a full and honest upfront conversation between WMF and Stanton early on about any perceived or real conflicts-of-interest issues in the context of this work;
strong follow-through in ensuring the highest standard of disclosure regarding all funding relationships, beyond the initial blog post, and continued reporting, including the final report;
a sufficient level of training and oversight for Timothy Sandole beyond administrivia.
He concluded his email:
The Wikimedia Foundation did and does not intend to undertake similar efforts again (programs that include paid editing), but these kinds of issues can extend to any program that includes active work on content. So my initial take is that we should aim [to] ensure that content-related programs are undertaken under a clear and simple set of public guidelines, and are situated in parts of the organization well-positioned to support them with subject-matter expertise. We'll discuss this more, and follow up on this as well.
Finnish investigation of donations to the WMF: An investigation into the Finnish Wikipedia's fundraising banner has been closed with no action. As we reported in February, Finland's Money Collection Act requires individuals to apply for and receive a permit before soliciting donations. Under this law, authorities in Finland served wikifi-adminlist.wikimedia.org, the mailing list of the Finnish Wikipedia's administrator core, with a "clarification request". That was forwarded to the Wikimedia Foundation's legal team, who issued a formal press release on 3 March:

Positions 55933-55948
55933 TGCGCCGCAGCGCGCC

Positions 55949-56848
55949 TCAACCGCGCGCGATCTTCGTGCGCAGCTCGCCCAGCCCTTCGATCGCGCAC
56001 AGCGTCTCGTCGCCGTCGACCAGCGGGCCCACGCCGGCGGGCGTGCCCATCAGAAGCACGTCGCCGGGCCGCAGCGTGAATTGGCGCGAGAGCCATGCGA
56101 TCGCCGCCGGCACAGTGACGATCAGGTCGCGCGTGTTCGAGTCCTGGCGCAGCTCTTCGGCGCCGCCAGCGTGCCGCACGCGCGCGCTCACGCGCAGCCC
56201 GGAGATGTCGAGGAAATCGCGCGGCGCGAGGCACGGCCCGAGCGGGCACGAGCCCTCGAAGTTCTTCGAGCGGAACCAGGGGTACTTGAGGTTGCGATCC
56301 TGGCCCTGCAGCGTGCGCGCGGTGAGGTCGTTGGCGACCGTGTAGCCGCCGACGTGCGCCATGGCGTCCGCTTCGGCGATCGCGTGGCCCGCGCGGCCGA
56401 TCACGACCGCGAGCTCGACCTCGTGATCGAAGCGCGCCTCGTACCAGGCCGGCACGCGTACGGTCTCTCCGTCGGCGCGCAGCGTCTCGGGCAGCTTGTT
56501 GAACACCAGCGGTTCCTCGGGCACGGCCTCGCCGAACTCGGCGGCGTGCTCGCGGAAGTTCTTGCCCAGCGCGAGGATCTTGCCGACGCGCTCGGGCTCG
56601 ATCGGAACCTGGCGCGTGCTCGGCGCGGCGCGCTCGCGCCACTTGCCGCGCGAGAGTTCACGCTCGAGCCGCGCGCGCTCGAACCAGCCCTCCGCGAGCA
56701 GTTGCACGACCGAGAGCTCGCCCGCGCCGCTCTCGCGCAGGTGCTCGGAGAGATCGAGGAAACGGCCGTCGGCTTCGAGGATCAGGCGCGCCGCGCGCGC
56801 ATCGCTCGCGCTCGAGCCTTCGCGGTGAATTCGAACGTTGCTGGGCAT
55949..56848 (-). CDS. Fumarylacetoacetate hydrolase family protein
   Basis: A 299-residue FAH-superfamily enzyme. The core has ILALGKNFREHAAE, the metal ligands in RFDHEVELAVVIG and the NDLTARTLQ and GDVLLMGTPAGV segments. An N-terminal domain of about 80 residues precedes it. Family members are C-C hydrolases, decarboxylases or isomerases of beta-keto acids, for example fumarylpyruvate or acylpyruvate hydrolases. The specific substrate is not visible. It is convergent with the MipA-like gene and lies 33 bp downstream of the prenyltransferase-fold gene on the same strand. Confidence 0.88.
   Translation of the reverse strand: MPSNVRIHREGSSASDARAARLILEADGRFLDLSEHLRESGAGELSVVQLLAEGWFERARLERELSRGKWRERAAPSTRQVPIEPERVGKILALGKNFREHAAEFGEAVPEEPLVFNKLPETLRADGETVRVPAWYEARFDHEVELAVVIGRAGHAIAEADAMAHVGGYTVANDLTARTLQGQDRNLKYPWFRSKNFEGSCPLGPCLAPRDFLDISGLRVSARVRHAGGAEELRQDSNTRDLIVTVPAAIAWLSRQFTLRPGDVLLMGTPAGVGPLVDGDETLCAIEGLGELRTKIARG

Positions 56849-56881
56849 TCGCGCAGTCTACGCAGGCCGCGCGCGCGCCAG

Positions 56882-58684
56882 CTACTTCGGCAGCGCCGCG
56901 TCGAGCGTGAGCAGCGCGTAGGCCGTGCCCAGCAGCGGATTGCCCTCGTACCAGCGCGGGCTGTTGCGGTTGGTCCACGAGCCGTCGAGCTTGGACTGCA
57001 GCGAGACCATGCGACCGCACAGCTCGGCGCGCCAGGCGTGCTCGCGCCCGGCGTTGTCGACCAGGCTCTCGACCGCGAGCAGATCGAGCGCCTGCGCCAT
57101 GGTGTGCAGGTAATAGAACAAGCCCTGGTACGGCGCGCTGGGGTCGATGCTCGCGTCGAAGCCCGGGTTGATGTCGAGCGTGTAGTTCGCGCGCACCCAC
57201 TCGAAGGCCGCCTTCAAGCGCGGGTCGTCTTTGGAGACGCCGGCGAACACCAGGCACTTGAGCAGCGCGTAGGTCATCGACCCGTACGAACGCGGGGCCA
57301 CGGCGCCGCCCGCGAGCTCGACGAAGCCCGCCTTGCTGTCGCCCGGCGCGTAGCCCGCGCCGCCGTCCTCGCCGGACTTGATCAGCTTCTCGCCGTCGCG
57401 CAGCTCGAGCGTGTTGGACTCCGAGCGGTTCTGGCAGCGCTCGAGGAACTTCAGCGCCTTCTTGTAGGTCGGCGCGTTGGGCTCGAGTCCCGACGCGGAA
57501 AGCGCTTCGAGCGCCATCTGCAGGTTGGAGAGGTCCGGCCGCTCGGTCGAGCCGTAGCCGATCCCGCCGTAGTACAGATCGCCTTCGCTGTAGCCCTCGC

The Foundation's strong view is that the Finnish Money Collection Act is not applicable to the matter for numerous reasons that we laid out in our statement to the National Police Board. The Wikimedia Foundation does not have its own activity or representation in Finland. While there is an organization in Finland called Wikimedia Suomi ry, that organization is independent of WMF, is not owned by WMF, and is not operated by WMF. The Wikimedia Foundation operates Wikipedia and administers all global fundraising operations for Wikipedia in Finnish. All funds raised by WMF with its Finnish banners go directly to [the] WMF.
WMF's mid-year financial statements: The Foundation's mid-year financial statments have been published alongside a Q&A. The WMF's Finance and Administration Department reports that the organization's financial picture is "strong", although both revenue and spending are lower than anticipated.
Wikimania 2015: Six bids have been received for Wikimania 2015, including Bali, Indonesia; Esino Lario, Lake Como region, Italy; Cape Town, South Africa; Dar es Salaam, Tanzania; Monastir, Tunisia; and Mexico City, Mexico.
New York Times and GLAM-Wiki: Noam Cohen, who has previously written several reports of Wikipedia for the New York Times and attended several Wikimanias, profiled several Wikipedia collaborations with museums in a recent article. From the lead: "If ever there was the antithesis of the crowd-sourced Wikipedia, it would be a museum, where an expert picks what is seen and not seen, then carefully prepares captions explaining what each piece of art means. But while there used to be innate suspicion toward Wikipedia among museum staffs, even hostility, in recent years there has increasingly been cooperation."